You can learn more about this program and apply through the Division of Aging or CICOA Aging and In-Home Solutions, which is the Area Agency on Aging that serves greater Indianapolis. For a complete, easy-to-understand overview of A&D waivers, read our online guide.
The Program of All-Inclusive Care for the Elderly (PACE)
PACE is another alternative for individuals who are 55 years or older and who prefer to age in place rather than moving into a nursing home or assisted living facility. This integrated care model provides personal assistance, medical services and social activities under one umbrella. In Indianapolis, PACE services are provided by Franciscan Senior Health & Wellness. You can learn more about this Medicaid alternative and apply by calling 317-528-7223 or by visiting the CICOA Area Agency on Aging online.
Community and Home Options to Institutional Care for the Elderly and Disabled (CHOICE)
Indiana's Community and Home Options to Institutional Care for the Elderly and Disabled (CHOICE) program provides similar in-home services to adults who are 60 or older and require assistance with activities of daily living, such as dressing and bathing. CHOICE services are available throughout the Indianapolis area and all 92 counties, but there is currently a waiting list. As with other state-funded programs, the application process is handled by your Area Agency on Aging. You can learn more by contacting CICOA Aging & In-Home Solutions or by viewing our CHOICE guide for Indiana residents.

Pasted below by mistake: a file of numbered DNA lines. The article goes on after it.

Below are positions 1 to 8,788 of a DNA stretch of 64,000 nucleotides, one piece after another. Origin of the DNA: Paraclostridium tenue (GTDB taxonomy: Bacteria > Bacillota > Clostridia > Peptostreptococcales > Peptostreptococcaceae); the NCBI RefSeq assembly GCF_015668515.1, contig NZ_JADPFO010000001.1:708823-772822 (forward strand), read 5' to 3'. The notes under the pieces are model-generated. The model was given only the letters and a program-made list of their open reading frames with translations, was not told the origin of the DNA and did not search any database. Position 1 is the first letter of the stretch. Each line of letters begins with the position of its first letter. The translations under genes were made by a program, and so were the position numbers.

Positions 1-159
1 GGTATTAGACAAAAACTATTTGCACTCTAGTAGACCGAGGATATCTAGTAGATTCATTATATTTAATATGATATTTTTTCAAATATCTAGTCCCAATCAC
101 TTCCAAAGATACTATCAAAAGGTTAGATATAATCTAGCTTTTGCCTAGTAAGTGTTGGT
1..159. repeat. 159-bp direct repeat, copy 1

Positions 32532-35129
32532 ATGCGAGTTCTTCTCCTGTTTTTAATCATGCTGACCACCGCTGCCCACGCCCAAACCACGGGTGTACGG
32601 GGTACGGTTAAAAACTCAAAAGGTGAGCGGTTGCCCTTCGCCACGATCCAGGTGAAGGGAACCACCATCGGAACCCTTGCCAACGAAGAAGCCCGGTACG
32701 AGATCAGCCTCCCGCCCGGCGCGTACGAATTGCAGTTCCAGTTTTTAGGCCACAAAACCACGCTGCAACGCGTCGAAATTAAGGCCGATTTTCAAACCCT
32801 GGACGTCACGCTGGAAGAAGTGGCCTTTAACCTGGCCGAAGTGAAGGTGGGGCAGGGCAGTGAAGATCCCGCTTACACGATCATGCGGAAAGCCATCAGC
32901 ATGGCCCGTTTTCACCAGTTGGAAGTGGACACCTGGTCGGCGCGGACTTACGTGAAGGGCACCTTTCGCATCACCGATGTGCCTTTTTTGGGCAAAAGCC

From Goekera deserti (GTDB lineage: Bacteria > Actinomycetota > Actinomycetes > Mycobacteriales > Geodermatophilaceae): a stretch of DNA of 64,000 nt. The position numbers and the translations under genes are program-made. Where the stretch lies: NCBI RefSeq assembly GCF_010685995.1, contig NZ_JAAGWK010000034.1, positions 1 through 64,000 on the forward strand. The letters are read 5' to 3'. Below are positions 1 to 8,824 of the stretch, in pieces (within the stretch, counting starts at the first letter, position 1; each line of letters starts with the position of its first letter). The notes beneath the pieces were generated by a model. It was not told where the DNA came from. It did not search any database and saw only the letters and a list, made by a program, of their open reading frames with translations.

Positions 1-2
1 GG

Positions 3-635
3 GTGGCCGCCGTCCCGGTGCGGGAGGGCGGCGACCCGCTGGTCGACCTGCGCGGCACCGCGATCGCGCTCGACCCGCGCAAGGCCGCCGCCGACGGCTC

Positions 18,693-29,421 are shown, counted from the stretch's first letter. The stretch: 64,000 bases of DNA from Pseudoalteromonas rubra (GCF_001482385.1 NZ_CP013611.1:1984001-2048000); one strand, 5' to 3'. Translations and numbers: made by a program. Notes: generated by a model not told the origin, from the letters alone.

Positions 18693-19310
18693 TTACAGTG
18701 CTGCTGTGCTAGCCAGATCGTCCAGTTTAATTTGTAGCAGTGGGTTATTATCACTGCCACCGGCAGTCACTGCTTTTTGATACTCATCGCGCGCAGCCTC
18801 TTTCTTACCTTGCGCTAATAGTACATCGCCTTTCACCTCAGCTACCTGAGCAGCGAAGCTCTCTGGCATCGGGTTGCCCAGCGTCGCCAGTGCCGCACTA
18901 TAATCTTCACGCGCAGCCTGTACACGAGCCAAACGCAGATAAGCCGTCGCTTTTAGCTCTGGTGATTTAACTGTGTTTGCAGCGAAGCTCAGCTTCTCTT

Residential Care Assistance Program (RCAP)
Adults who are unable to live at home but don't require skilled nursing care may be eligible for financial assistance through the Indiana Residential Care Assistance Program. Applicants must be aged, disabled or cognitively impaired and be living in a residential care facility or county home that's contracted by the Family Social Services Administration, Division of Aging. This program provides a daily stipend that can be used for room, board and laundry services at assisted living facilities. You can learn more about this program by contacting the Division of Aging or by discussing your needs with the residential care facility that will be submitting the application on your behalf. For an overview of this program, read our RCAP guide.
Operating with support from the Indianapolis Neighborhood Housing Partnership, this organization provides affordable housing, including rental and purchase opportunities. It also operates two apartment buildings that allow seniors 55 and over to age in place.
This federally funded agency provides affordable, market-rate and subsidized housing throughout Indianapolis. In most cases, rent is based on your household income. The agency also assists with Section 8 housing vouchers.
Eligible homeowners who earn less than the 80 percent of the area median income and who need urgent home repairs may apply for assistance through the Greater Indy Habitat for Humanity.
This nonprofit is powered by a team of volunteers who perform home repairs for elderly, disabled or low-income residents who are unable to hire a professional or perform the work themselves.
Indianapolis and Marion County offer two property tax breaks for seniors. Surviving spouses may qualify for a flat-rate or 50 percent deduction on their property taxes. Low- to moderate-income seniors may qualify for circuit breaker protection that limits annual rate hikes.
This federally funded energy assistance program helps low-income residents of Indianapolis pay their heating and electric bills. Annual income limits start at $23,732 for single householders.
Low- and moderate-income seniors who receive Medicare benefits and need help paying their Part D prescription drug premiums may apply for assistance through HoosierRx. This program provides up to $70 per month for Part D plans offered by several major insurers. To qualify, applicants must be 65 or older and earn less than 150 percent of the federal poverty limit annually, which is $18,975 for individuals and $25,605 for couples.